MEPs get tough on WEEE

14th February 2012

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  • Products ,
  • Natural resources ,
  • Waste ,
  • Pollution & Waste Management



The European Parliament has approved proposed updates to the Waste Electrical and Electronic Equipment (WEEE) Directive (2002/96/EC), introducing new legally binding collection targets and tighter export controls

Under the new Directive, all European member states will, by 2016, have to collect 45 tonnes of WEEE for every 100 tonnes of electronics put on sale three years before.

In 2019, these targets rise to either 65 tonnes for every 100 tonnes of new goods or 85% of total WEEE being generated annually. The European Commission estimates the new targets will ensure that 10 million tonnes of WEEE are collected, reused and recycled each year, five times the amount under the existing Directive.

Alongside the tougher bloc-wide collection targets, other changes will include new rules allowing consumers to return mobile phones and other small devices to large retailers without having to buy a new product.

MEPs also approved changes aimed at tackling illegal shipments of WEEE overseas, by swapping responsibility for proving the content of shipments from customs officials to exporters. This will require companies to provide documents on the nature of the cargo and run tests to prove it is not waste.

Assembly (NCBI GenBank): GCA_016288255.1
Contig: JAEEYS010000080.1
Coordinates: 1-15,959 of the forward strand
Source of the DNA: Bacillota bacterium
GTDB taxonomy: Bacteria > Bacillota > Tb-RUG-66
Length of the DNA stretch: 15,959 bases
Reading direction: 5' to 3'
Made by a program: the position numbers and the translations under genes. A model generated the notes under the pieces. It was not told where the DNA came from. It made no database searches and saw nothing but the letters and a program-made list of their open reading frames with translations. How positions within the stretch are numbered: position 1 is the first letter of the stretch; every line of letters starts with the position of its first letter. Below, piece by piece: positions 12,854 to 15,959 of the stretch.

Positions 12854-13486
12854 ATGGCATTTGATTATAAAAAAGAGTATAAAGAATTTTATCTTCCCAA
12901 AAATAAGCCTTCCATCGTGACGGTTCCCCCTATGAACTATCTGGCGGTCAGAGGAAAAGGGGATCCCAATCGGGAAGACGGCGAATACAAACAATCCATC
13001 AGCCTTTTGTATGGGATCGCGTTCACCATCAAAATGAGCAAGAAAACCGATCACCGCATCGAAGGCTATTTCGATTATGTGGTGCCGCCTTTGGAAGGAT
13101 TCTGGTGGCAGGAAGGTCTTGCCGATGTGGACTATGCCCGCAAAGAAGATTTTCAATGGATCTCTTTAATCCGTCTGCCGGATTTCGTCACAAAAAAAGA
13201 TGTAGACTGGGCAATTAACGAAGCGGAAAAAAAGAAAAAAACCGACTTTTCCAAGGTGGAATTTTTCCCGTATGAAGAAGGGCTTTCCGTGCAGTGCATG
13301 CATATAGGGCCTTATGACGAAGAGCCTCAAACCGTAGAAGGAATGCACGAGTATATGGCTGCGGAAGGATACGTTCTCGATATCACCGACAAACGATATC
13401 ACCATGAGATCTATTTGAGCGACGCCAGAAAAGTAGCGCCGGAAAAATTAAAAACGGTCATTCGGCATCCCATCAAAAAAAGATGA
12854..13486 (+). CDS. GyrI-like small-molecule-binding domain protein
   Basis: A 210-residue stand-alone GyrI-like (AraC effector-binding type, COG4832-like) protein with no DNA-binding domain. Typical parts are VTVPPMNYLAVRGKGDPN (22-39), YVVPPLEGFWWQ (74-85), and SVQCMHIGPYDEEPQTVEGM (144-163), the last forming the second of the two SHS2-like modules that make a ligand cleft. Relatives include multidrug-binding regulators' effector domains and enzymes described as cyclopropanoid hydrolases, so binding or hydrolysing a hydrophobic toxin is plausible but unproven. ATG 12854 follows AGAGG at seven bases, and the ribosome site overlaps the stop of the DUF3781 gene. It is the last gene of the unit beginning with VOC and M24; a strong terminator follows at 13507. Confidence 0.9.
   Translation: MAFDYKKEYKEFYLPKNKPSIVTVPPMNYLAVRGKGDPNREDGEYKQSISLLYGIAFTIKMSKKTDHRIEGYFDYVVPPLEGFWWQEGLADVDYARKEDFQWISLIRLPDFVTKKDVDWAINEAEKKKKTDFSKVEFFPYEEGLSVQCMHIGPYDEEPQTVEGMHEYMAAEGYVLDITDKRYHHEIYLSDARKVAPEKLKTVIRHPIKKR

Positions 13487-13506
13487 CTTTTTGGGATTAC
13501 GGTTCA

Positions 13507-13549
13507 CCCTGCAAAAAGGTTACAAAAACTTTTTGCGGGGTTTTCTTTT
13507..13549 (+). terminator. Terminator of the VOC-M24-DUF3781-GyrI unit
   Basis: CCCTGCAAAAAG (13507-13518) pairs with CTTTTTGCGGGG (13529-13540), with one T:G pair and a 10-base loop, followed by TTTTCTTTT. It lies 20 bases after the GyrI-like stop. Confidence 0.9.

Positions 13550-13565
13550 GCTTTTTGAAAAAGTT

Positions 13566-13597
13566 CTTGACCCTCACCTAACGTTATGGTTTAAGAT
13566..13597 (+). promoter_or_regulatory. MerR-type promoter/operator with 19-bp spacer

European commissioner Janez Potocnik welcomed the MEPs’ decision, saying the new Directive will play an important role in encouraging resource efficiency.

“Proper treatment of WEEE is important to prevent harm to human health and the environment, and its systematic collection is the precondition for recycling valuable raw materials,” he said. “In challenging times of economic change and rising prices for raw materials, resource efficiency is where environmental benefits and innovative growth opportunities come together.”

Potocnik’s assertions were supported by the World Economic Forum (WEF), which estimates that if governments and industry do nothing to address energy use and metal shortages, $2 trillion-worth of output will be put at risk by 2030.

Using the consumer goods sector as an example, the WEF concludes that if manufacturers improve their use of steel and increase recycling rates they could save $46.9 billion by 2030, while greater energy efficiency could create further savings of $37 billion.


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